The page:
In 1938, so the story goes, America nearly scared itself to death when "the Mercury Theatre on the Air enacted a Martian invasion of Earth." Orson Welles' radio play took the form of simulated news bulletins, but its content provoked mass hysteria. Mass hysteria is not a thing of the past and there have been numerous outbreaks since all the way into the 21st century. In 2016, an epidemic of hundreds of "evil clown" sightings in the U.S. and Canada eventually spread to " Israel, Australia, New Zealand, Singapore, and South America."
Mass hysteria can affect even politics, and historians cite the Red Scare as an example of how whole populations can see danger where none existed. But if mass hysteria can happen once in politics, surely it can happen again. There are indications we are living through another "scare" period, though historians have not yet given this one a name.
In early 2017, traumatized by the election of Donald Trump, some media observers concluded the West was leaderless and repeatedly proclaimed German Chancellor Angela Merkel the new Leader of the Free World.
When Barack Obama revealed that his last phone call as President was to Angela Merkel, reaffirming their alliance and friendship of the last eight years, he wasn’t just saying goodbye. He was handing over his baton. The German Chancellor isn’t just the leader of Europe, she is now the de-facto leader of the free world.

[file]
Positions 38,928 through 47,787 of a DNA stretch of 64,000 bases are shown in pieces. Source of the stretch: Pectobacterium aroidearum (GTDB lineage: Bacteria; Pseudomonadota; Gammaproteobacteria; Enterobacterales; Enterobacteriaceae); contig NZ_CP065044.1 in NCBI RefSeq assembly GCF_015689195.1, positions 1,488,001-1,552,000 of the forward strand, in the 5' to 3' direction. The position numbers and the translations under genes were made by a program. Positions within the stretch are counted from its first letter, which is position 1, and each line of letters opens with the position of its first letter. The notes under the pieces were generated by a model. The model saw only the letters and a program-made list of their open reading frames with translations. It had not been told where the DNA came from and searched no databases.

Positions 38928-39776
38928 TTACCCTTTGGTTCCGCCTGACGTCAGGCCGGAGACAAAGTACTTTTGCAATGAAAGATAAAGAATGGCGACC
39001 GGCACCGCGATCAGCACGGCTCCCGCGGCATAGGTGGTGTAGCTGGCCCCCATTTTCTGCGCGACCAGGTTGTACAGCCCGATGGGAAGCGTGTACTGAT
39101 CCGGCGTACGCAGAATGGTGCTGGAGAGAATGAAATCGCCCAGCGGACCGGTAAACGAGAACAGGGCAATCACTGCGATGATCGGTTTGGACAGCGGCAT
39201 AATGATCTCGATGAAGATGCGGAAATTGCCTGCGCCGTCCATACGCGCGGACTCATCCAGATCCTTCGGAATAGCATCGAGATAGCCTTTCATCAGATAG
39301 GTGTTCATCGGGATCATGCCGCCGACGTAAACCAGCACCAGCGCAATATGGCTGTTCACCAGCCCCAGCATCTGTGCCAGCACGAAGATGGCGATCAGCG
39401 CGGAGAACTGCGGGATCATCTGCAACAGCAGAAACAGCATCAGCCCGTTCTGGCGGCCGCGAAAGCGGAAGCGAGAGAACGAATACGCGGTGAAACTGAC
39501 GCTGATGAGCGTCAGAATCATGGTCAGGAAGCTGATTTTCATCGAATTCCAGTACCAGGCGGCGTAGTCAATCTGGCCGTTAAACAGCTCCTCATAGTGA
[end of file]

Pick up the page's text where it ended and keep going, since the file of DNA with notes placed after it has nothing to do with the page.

The thrice-elected, soft-spoken former scientist from East Germany, armed with a doctorate in quantum chemistry, doesn’t just carry the weight of Germany and Europe on her shoulders, but that of defending freedom and liberalism across the world.
As with the 1938 radio play, the repeated coverage fed into itself. In March of 2017, Politico headlined a meeting between Merkel and the U.S. president: "The Leader of the Free World Meets Donald Trump." The acclamation for the German leader did not abate until September 2017, when Merkel's party had lost so many seats in a disastrous German election her political fate was in doubt.
Since Donald Trump moved into the White House in January, many hot takes and think pieces have dubbed German chancellor Angela Merkel the new leader of the free world. This sentiment, echoed ... by Hillary Clinton ... [was undermined by her] party’s unexpectedly weak showing and in the frighteningly strong performance of the far-right, explicitly xenophobic Alternative for Germany (AfD).
The Economist ruefully concluded that "Germany is not the new leader of the free world." No one seemed to consider that the position of Leader of the Free World was not an actual office but nothing more than a journalistic expression coined by Frank Capra and now replaced in general usage by the notion of the "international community". The world continued to turn on its axis and nothing much happened.